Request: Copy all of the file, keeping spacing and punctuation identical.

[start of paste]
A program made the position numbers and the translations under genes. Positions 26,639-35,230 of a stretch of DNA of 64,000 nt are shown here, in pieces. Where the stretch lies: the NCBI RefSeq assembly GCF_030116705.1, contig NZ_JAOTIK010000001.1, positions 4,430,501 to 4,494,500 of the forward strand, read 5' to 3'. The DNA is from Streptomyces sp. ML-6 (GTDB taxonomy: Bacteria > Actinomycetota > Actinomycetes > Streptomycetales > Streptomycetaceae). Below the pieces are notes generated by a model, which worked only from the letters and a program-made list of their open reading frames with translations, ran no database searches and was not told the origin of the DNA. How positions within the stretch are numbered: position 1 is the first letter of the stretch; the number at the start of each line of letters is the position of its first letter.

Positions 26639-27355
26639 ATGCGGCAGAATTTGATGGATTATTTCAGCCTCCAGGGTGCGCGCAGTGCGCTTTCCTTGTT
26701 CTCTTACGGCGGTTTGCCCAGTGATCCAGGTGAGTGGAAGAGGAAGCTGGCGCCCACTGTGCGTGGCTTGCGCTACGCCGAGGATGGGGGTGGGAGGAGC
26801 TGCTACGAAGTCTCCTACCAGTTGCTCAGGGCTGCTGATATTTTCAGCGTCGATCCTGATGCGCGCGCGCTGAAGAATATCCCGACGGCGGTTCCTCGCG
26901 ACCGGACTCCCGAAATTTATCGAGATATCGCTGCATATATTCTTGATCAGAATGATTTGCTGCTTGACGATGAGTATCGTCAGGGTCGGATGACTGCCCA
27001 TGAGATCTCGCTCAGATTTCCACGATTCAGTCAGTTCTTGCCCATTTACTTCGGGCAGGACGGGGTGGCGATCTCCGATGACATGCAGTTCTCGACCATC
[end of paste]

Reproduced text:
A program made the position numbers and the translations under genes. Positions 26,639-35,230 of a stretch of DNA of 64,000 nt are shown here, in pieces. Where the stretch lies: the NCBI RefSeq assembly GCF_030116705.1, contig NZ_JAOTIK010000001.1, positions 4,430,501 to 4,494,500 of the forward strand, read 5' to 3'. The DNA is from Streptomyces sp. ML-6 (GTDB taxonomy: Bacteria > Actinomycetota > Actinomycetes > Streptomycetales > Streptomycetaceae). Below the pieces are notes generated by a model, which worked only from the letters and a program-made list of their open reading frames with translations, ran no database searches and was not told the origin of the DNA. How positions within the stretch are numbered: position 1 is the first letter of the stretch; the number at the start of each line of letters is the position of its first letter.

Positions 26639-27355
26639 ATGCGGCAGAATTTGATGGATTATTTCAGCCTCCAGGGTGCGCGCAGTGCGCTTTCCTTGTT
26701 CTCTTACGGCGGTTTGCCCAGTGATCCAGGTGAGTGGAAGAGGAAGCTGGCGCCCACTGTGCGTGGCTTGCGCTACGCCGAGGATGGGGGTGGGAGGAGC
26801 TGCTACGAAGTCTCCTACCAGTTGCTCAGGGCTGCTGATATTTTCAGCGTCGATCCTGATGCGCGCGCGCTGAAGAATATCCCGACGGCGGTTCCTCGCG
26901 ACCGGACTCCCGAAATTTATCGAGATATCGCTGCATATATTCTTGATCAGAATGATTTGCTGCTTGACGATGAGTATCGTCAGGGTCGGATGACTGCCCA
27001 TGAGATCTCGCTCAGATTTCCACGATTCAGTCAGTTCTTGCCCATTTACTTCGGGCAGGACGGGGTGGCGATCTCCGATGACATGCAGTTCTCGACCATC